HOW THE LESSONS LEARNED FROM MICROSOFT’S ANALYSIS OF ITS NEWLY REMOTE WORKFORCE CAN BENEFIT EMPLOYERS OF ALL SIZES
As reported in a recent issue of the Harvard Business Review (7/15/2020), Microsoft leveraged the company’s sudden switch from in-person to remote work, resulting from the COVID-19 crisis, to conduct a study of the effects of remote work on the behaviors and productivity of its 350-person Modern Workplace Transformation team, based largely in the U.S.
Microsoft looked for trends in areas such as work-life balance and team collaboration by analyzing de-identified email, calendar, and instant message (IM) metadata, and comparing it with metadata from a prior time period. They also invited employees to complete a survey sharing their thoughts and feelings about working remotely.
Here are some of the surprising and not-so surprising results of their study.
- Microsoft’s research revealed that their employees’ workdays were lengthening by an average of four more hours per week. The employees’ survey responses shed light on one possible explanation for the extended workdays: employees said that they were carving out pockets of personal time during the day to care for children, grab some fresh air or exercise, or walk the dog. To accommodate these breaks, employees were signing into work earlier and signing off later than before the COVID-19 crisis.
- Other observed changes to employee work schedules included:
- A 10% reduction in instant messaging during the lunch hour, down from a 25% reduction during lunch hour prior to the crisis, suggesting that more employees are working through their lunch breaks.
- Most of the employees shifted meetings away from the 8 AM to 11 AM window and towards the 3 PM to 6 PM window. In addition, a new “night shift” has emerged, with the number of IMs sent between 6 PM and midnight increasing by 52%.
- Employees who had not previously worked on weekends suddenly have blurrier work-life boundaries. The 10% of employees who previously had the least weekend collaboration — less than 10 minutes — saw that amount triple within a month.
- Responding to the lack of casual interaction with their co-workers in the office, employees have scheduled designated times to connect with one another. Overall, social meetings went up 10% over a one-month period. At the same time, scheduled 1:1 meetings among employees went up 18%, leading Microsoft to conclude that employees would rather add meetings to their schedules than lose those connections with their co-workers.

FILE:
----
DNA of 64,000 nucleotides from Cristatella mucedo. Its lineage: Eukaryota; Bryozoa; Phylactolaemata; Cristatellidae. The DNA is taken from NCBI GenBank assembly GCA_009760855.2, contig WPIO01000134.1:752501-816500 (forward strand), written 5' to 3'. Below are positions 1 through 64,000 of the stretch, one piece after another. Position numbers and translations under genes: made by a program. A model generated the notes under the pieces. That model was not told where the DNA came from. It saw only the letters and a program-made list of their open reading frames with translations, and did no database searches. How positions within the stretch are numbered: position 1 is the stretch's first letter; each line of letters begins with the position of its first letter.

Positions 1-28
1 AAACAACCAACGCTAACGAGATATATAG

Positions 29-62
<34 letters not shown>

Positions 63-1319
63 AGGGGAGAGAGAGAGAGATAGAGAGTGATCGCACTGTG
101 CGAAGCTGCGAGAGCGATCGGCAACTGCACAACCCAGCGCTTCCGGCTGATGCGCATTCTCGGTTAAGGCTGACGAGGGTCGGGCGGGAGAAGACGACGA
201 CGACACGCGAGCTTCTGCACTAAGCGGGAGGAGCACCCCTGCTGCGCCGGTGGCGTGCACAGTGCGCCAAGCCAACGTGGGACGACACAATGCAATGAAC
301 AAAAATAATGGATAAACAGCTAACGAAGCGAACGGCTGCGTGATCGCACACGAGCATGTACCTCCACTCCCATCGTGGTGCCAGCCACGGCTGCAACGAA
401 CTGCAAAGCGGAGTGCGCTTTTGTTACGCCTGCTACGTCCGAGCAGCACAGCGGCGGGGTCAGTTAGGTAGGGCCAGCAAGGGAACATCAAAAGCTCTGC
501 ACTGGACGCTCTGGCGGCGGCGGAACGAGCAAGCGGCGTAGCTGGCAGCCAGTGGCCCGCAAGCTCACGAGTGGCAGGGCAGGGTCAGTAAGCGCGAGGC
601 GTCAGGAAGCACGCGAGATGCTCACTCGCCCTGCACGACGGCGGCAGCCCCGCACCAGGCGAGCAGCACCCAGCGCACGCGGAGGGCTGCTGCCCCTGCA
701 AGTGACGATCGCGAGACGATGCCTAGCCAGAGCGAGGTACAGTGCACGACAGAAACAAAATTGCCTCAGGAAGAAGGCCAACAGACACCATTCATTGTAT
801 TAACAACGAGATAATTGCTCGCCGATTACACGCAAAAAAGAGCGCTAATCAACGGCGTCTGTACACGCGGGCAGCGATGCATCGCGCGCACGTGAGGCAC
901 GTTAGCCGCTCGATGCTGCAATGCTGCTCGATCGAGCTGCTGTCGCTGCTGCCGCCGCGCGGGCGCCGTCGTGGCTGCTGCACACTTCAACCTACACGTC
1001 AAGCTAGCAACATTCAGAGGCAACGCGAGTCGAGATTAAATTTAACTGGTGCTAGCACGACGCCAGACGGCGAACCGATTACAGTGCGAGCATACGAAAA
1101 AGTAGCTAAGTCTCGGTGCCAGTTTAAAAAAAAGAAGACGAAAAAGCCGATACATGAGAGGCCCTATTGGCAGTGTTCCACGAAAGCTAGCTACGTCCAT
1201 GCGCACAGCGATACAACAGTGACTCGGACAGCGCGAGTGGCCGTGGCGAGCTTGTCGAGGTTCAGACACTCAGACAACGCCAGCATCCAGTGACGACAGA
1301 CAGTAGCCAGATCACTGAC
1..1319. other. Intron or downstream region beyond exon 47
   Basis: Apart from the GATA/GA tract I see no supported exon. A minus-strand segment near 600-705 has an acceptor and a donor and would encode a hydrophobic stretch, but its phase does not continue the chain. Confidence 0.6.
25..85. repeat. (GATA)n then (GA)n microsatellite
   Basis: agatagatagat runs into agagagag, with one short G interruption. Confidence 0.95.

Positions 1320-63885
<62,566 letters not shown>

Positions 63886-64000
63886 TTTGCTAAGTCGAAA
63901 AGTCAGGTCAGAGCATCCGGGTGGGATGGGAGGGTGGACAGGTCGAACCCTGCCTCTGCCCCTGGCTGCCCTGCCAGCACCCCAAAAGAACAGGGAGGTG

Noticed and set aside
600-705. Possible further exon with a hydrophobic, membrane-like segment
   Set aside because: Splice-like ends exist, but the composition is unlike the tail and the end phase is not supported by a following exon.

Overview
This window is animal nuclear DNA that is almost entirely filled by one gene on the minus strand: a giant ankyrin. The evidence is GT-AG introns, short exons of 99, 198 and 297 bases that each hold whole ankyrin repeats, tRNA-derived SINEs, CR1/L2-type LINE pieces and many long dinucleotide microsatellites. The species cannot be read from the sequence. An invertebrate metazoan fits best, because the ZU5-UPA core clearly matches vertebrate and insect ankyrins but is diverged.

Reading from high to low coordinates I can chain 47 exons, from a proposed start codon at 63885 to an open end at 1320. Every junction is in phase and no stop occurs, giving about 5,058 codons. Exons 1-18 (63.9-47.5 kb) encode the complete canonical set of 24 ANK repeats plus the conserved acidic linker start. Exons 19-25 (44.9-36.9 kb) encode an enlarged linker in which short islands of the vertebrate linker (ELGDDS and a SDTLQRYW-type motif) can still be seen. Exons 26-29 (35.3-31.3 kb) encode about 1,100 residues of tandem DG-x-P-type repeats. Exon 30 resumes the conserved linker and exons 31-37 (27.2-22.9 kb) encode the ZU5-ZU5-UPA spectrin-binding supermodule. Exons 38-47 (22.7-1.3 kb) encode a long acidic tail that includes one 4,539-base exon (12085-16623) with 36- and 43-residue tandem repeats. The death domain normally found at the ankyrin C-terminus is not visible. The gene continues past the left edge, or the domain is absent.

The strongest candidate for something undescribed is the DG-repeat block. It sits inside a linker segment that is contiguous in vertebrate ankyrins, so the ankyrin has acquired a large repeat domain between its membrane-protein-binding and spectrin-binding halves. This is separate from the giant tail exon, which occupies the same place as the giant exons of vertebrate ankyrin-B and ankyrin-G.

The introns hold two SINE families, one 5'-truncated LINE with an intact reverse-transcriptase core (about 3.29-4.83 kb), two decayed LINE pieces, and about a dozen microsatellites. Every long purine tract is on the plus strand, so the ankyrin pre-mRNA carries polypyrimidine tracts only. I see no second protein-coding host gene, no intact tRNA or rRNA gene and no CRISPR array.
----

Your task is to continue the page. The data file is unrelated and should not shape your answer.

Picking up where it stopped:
- However, while weekly meeting time increased by 10% overall, individual meetings actually shrank in duration. The company had 22% more meetings of 30 minutes or less and 11% fewer meetings of more than one hour – signaling a surprising increase in meeting efficiency.
Interestingly, and perhaps most importantly as a takeaway for employers of all sizes, Microsoft learned that managers are bearing the brunt of the shift to remote work. Specifically, they found that senior managers are collaborating eight-plus more hours per week, and most managers sent 115% more IMs in March, compared with 50% more for non-management employees. However, Microsoft found that the employees who averaged the most weekly one-on-one time with their managers experienced the smallest increase in working hours. The conclusion derived from this data is that managers are crucial to insulating employees against the negative aspects of the change to remote work by helping them prioritize their work duties and protect their personal time.
This conclusion was supported by the survey feedback Microsoft received from its employees, which included comments such as: “My manager increased the frequency of one-on-ones. They have been a great way to stay aligned and, especially at the beginning, navigate the shift effectively.” One manager shared that “the challenges of this time helped me understand the need to get to know my employees better and focus my efforts on their goals.”
The best practices identified by Microsoft for supporting employees who are working remotely during this crisis, which can be implemented by all employers, include:
- Scheduling weekly manager/employee 1:1 meetings to help employees maintain clarity and connection.
- Increasing small-group meetings and organizing remote social gatherings to combat the isolation of remote work and maintain team camaraderie.
- Reducing and discouraging late-night texting, emailing and instant messaging to promote work/life balance and avoid burnout.
- Implementing “Recharge Fridays,” which are days completely free of meetings so that employees can focus or their work.
- Actively encouraging (or even requiring) employees to use some of their vacation time to unplug and relax, even if it is just for a “staycation” at home.
Of course, it is also important to implement a remote work policy that clearly sets forth the employer’s rules and expectations for remote work. We also recommend that employees sign telecommuting agreements setting forth these parameters and expectations.
If you have questions about supporting your managers while your workforce is working remotely, or would like our assistance drafting a telecommuting policy or employee telecommuting agreement, please contact us at (631) 794-7400 or firstname.lastname@example.org.